Quantock Hall, Somersetshire, 11 January 1847
Lady Katelyn Elizabeth Beaufort strolled slowly across the frost covered gravel, keeping her head up, but occasionally glancing down to admire her exquisite boots. Already taller than many women, and some men, the two inch heels of this white leather footwear provided a commanding height. It was the first day she had worn these boots, together with a new blue-grey wool riding habit, the jacket fashioned with fitted sleeves and neat velvet lapels, the skirt longer than the rest of her wardrobe. With the passing of another year Kat, as her friends and family knew her, wondered what changes would come with growing a year older.
“Good morning, m’ lady.”
Kat spun around to find a gardener smiling at her from where he gathered piles of wind-blown brown leaves. He removed his cap and did an awkward little bow, his bald head reflecting the sunlight.
“Good morning, Mr. Ferris.” Kat returned his smile.
Behind him, a few paces away, two under-gardeners removed their caps and stood grinning at her. Kat noticed one of the labourers, a slender blonde boy of about sixteen, had a very bright smile and cheery blue eyes. She nudged some hair away from her face, smiled and raised her eyebrows, feeling somehow special.
“A very happy birthday to you,” Ferris said, wringing his cap. “May I say, you look just like your mother did, when she first come to our village.”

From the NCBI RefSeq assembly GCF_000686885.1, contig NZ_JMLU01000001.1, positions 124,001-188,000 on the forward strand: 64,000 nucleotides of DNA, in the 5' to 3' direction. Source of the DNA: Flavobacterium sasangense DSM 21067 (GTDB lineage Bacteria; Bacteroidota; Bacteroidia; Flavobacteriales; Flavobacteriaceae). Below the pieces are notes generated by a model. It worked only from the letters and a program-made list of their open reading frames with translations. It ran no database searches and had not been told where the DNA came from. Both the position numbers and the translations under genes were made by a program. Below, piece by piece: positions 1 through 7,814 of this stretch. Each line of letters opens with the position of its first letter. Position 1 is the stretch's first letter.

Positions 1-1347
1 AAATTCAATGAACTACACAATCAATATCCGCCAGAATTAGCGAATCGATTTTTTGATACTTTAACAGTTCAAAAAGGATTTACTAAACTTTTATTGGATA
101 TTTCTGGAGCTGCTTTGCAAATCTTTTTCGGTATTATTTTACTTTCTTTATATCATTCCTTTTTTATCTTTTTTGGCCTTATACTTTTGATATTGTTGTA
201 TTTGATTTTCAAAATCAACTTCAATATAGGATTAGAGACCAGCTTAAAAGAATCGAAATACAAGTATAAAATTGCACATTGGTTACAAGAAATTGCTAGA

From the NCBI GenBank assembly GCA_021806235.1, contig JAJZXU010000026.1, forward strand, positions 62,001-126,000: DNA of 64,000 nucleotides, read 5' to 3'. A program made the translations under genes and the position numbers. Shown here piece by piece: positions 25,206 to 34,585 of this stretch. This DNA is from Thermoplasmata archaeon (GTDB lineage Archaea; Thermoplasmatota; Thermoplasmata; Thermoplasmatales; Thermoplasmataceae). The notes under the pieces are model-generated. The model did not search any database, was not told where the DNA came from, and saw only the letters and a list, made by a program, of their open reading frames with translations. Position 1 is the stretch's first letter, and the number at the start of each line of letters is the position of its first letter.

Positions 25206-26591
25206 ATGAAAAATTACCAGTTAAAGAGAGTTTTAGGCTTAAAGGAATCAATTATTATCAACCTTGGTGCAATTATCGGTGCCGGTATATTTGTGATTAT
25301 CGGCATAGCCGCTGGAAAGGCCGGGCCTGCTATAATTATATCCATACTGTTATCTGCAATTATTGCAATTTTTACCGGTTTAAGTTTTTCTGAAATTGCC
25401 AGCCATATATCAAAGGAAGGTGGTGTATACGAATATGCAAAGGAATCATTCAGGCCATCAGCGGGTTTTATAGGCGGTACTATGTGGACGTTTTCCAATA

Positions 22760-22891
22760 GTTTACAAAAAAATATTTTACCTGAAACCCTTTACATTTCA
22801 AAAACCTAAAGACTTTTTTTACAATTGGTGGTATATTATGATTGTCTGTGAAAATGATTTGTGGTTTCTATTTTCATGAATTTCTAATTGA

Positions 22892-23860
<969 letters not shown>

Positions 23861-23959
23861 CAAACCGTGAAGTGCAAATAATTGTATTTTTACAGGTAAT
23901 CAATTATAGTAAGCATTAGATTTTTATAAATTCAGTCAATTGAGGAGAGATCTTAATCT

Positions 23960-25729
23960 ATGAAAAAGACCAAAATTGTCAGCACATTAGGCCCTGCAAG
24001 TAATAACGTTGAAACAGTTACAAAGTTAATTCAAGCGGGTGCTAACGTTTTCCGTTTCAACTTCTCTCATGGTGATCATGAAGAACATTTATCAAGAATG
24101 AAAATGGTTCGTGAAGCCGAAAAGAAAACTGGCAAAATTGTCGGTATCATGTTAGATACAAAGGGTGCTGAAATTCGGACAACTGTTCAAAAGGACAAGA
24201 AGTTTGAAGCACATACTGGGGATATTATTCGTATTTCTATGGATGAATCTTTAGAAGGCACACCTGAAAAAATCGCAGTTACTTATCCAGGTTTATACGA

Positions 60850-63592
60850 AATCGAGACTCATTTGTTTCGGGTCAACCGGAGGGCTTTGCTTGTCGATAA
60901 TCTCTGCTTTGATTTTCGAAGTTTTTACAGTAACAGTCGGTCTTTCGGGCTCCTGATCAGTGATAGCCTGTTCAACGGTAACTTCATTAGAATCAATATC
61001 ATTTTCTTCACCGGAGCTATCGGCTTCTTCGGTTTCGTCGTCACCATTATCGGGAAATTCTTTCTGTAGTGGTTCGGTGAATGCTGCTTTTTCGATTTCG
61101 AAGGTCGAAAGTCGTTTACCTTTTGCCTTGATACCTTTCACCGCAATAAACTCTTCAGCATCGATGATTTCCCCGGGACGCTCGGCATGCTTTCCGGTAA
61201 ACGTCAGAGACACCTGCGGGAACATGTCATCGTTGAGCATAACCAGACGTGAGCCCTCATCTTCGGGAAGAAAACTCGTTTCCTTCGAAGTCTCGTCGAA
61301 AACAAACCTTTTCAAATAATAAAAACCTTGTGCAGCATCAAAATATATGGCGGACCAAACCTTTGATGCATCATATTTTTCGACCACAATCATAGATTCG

“Really?” Kat had never known her mother. “Wasn’t she seventeen?” Oh, I shouldn’t be asking a gardener about my own mother.
“Yes, I believe you’re right.” Ferris pursed his lips and thought a moment. “A famous beauty, she were… such grace! It were her who planted the front garden as I keep it. She passed far too young, but it were to give you life, eh? She would have been proud of you.”
“Thank you, Mr. Ferris.”
“You’re welcome, m’ lady, you’re welcome,” he said while backing away, bowing a bit before slipping on his cap.
Kat continued her stroll, moving to the end of the gravel, where the trees closed in around the lane that wound into the village. She peered back at the house, letting the calm morning envelop her, feeling the faint warmth of sunrise, watching her breath dissipate into the air. It’ll probably be cloudy and windy later, but now it is crisp and perfect.
“Lady Kat!” An elderly man in formal attire called to her from the main front doors of the manor while a black retriever circled around him wagging her tail.
“Here, Ebony! Good girl,” Kat called to her favourite dog, happy to see her.
“I’m here, Mr. Smythe.” Recognising the butler, and knowing he could no longer see very far, Kat dashed up the drive.